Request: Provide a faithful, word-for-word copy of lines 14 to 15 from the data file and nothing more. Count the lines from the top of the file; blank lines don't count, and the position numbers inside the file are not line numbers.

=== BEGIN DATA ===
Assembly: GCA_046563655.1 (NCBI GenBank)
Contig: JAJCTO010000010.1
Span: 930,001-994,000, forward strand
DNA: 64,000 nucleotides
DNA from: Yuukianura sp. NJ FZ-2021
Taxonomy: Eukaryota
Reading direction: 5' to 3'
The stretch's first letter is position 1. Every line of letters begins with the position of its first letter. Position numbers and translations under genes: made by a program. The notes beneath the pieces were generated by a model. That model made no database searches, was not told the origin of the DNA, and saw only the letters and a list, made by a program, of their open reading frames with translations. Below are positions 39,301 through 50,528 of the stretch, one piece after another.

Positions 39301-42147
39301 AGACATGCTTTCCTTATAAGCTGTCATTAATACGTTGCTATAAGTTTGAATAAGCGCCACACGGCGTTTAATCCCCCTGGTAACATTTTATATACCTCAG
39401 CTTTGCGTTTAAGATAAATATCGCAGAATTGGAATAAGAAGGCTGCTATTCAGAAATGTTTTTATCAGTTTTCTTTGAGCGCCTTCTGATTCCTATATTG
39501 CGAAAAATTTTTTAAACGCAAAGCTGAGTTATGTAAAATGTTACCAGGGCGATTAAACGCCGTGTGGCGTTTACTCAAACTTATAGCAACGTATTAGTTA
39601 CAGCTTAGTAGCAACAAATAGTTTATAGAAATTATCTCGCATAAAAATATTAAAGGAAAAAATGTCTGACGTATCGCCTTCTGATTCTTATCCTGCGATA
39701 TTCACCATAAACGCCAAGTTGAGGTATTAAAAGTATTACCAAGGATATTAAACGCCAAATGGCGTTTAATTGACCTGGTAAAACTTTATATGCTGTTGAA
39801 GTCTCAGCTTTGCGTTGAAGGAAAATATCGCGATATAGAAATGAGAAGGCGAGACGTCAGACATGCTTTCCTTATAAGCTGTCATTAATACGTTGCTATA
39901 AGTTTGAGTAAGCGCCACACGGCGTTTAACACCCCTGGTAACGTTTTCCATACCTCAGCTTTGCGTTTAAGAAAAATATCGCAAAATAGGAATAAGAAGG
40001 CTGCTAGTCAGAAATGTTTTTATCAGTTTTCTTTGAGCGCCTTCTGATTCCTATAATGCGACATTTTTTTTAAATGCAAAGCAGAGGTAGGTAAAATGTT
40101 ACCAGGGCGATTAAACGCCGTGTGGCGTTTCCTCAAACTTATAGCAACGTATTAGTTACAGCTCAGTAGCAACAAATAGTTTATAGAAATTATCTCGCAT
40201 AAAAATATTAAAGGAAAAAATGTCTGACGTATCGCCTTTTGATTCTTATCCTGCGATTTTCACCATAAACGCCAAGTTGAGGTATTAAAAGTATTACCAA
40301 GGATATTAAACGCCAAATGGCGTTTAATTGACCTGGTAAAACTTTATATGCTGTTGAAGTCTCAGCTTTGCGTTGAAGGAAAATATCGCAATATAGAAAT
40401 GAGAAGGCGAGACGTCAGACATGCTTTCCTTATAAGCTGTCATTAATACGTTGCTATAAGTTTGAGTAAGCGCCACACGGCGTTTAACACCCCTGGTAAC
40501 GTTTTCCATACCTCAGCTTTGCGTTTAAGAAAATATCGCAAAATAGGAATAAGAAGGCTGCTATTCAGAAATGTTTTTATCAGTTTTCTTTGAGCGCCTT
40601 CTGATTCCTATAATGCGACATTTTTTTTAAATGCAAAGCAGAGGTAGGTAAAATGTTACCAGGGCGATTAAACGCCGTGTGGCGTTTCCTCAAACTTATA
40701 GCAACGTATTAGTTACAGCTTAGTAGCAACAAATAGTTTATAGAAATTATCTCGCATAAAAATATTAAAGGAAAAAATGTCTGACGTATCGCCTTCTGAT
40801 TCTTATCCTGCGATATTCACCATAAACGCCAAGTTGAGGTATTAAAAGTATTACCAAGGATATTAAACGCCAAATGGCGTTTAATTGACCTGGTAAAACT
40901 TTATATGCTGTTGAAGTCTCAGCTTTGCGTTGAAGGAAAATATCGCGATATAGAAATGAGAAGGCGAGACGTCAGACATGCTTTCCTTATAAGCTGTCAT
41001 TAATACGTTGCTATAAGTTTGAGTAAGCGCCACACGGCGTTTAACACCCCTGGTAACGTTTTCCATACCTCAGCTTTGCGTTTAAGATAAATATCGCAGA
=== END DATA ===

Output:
39701 TTCACCATAAACGCCAAGTTGAGGTATTAAAAGTATTACCAAGGATATTAAACGCCAAATGGCGTTTAATTGACCTGGTAAAACTTTATATGCTGTTGAA
39801 GTCTCAGCTTTGCGTTGAAGGAAAATATCGCGATATAGAAATGAGAAGGCGAGACGTCAGACATGCTTTCCTTATAAGCTGTCATTAATACGTTGCTATA